I think it's safe to say that most everyone above the age of 20 conjures the same image when they hear the word "gremlin."
That popular movie defines gremlins for many, but did you know that gremlins are a part of WWII history? In fact, gremlins are typically characterized as having a particular interest in aircraft and modern machinery. Furthermore, their interest is believed to lie in dismantling said machinery.
I know. The thought is a little- unsettling to say the least. But many pilots have reported sightings, and it's a little too much to ignore.
And that's just what they're believed to do: cause chaos and annoyance. Specifically, in machinery and airplanes.
Some believe that the gremlins helped boost morale during the war and that, rather than point the blame at each other when something went wrong in the air, they would blame the gremlins.
So how did stories spread outside of the Royal Air Force (RAF)? Author Roald Dahl, having served in the 80 Squadron of the RAF, wrote about the creatures in his first children's novel titled "The Gremlins."
Recognize the author's name? This is the same man who wrote "James and the Giant Peach," "Charlie and the Chocolate Factory," and "Fantastic Mr Fox."
In "The Gremlins," Dahl wrote of creatures that lived with their families on RAF fighter planes. The book was sold to Walt Disney and was published in December of 1942 in Cosmopolitan. The book was printed with Random House the following year at an initial print run of 50,000. It was widely successful and spread the gremlin tales around the world.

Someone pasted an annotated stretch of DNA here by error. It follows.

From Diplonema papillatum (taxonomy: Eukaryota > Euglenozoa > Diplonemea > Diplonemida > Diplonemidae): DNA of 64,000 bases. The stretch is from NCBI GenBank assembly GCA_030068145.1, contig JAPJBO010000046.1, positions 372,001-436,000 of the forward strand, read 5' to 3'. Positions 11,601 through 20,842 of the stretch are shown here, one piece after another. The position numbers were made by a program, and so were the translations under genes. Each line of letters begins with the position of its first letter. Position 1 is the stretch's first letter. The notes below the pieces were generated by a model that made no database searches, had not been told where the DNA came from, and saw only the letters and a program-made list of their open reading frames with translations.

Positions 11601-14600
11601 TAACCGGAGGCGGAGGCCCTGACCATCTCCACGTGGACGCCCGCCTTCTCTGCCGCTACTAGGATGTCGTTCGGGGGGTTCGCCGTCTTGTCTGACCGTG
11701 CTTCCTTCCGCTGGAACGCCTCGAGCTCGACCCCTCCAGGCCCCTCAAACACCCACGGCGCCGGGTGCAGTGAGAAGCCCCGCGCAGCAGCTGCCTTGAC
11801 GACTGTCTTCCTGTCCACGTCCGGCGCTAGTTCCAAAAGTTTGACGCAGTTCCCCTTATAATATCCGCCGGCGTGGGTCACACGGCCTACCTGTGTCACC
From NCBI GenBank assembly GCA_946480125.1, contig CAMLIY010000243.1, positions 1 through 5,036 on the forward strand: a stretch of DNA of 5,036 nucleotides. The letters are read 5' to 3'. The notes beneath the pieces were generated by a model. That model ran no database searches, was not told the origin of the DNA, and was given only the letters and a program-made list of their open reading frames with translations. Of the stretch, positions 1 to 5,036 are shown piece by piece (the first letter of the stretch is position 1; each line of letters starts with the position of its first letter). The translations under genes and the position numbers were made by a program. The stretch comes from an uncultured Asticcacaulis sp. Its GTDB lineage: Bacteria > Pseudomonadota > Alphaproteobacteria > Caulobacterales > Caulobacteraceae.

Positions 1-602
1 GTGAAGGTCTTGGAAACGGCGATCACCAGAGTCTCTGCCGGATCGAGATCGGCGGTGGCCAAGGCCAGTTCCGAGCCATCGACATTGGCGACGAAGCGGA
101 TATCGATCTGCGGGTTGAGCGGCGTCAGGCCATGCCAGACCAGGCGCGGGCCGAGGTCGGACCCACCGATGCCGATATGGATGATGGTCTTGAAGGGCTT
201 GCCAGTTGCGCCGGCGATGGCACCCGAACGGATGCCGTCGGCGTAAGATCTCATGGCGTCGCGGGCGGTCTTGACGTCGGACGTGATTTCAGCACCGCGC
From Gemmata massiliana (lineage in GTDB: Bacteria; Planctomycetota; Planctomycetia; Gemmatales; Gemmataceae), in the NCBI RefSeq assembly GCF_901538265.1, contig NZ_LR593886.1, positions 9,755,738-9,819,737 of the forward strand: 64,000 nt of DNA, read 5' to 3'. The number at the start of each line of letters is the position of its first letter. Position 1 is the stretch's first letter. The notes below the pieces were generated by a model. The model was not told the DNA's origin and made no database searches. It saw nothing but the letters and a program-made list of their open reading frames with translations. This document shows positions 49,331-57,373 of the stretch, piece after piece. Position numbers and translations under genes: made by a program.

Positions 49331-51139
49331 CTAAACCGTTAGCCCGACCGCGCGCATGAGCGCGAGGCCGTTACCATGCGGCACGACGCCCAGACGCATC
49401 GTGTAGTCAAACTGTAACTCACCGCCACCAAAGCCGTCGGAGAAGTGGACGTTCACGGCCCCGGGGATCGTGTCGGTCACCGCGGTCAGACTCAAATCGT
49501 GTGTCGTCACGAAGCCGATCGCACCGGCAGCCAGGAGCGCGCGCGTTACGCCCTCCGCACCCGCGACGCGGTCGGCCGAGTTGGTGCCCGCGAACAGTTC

The RAF, WWII, and Gremlins
Remember when we said these creatures caused chaos and annoyance? Well, they are said to have applied those tendencies to the sky during WWII.
The first reporting surfaced in the 1900s. A British newspaper, the Spectator, reported:
The old Royal Naval Air Service in 1917 and the newly constituted Royal Air Force in 1918 appear to have detected the existence of a horde of mysterious and malicious sprites whose whole purpose in life was- to bring about as many as possible of the inexplicable mishaps which, in those days as now, trouble an airman's life.
It took off from there. Many pilots reported seeing creatures both in and on the planes. One pilot reported that creatures followed him onto his plane and toyed with the engine and flight controls, which caused him to crash into the ocean.
Most reports surfaced around the time of the Battle of Britain and a service manual was written up with instructions on how to avoid and counteract the gremlins' pranks. There were even posters made that warned people of the gremlins.
Physically, the descriptions of these aerial gremlins vary. Some describe them as ghost-like creatures and others as more menacing with red, glowing eyes and horns. The height of these creatures ranges between a few inches and a few feet, while their skin is sometimes furry and other times reptile-like.
It kind of reminds me of that one Twilight Zone episode, Nightmare at 20,000 Feet...
Yup. This is another Hollywood take on the gremlin.
Charles Lindbergh also reported having seen the creatures 9 hours into his historic flight across the Atlantic Ocean; he wrote about it in his memoir, "The Spirit of St. Louis."
These "spirits," as he called them, reassured him that he was going to be alright and helped with navigation.
Other pilots have reported similar incidents; hearing voices that helped them avoid collisions or mechanical failures and issues. However, by the 1950s, talk of gremlins died down a bit, possibly because the military discouraged it.
Was it a lack of cabin pressure and/or sleep that cause these sightings (hallucinations)? We can all come to our own conclusions here regarding whether or not this actually happened. But I stand by my earlier statement: there's just too much here to ignore.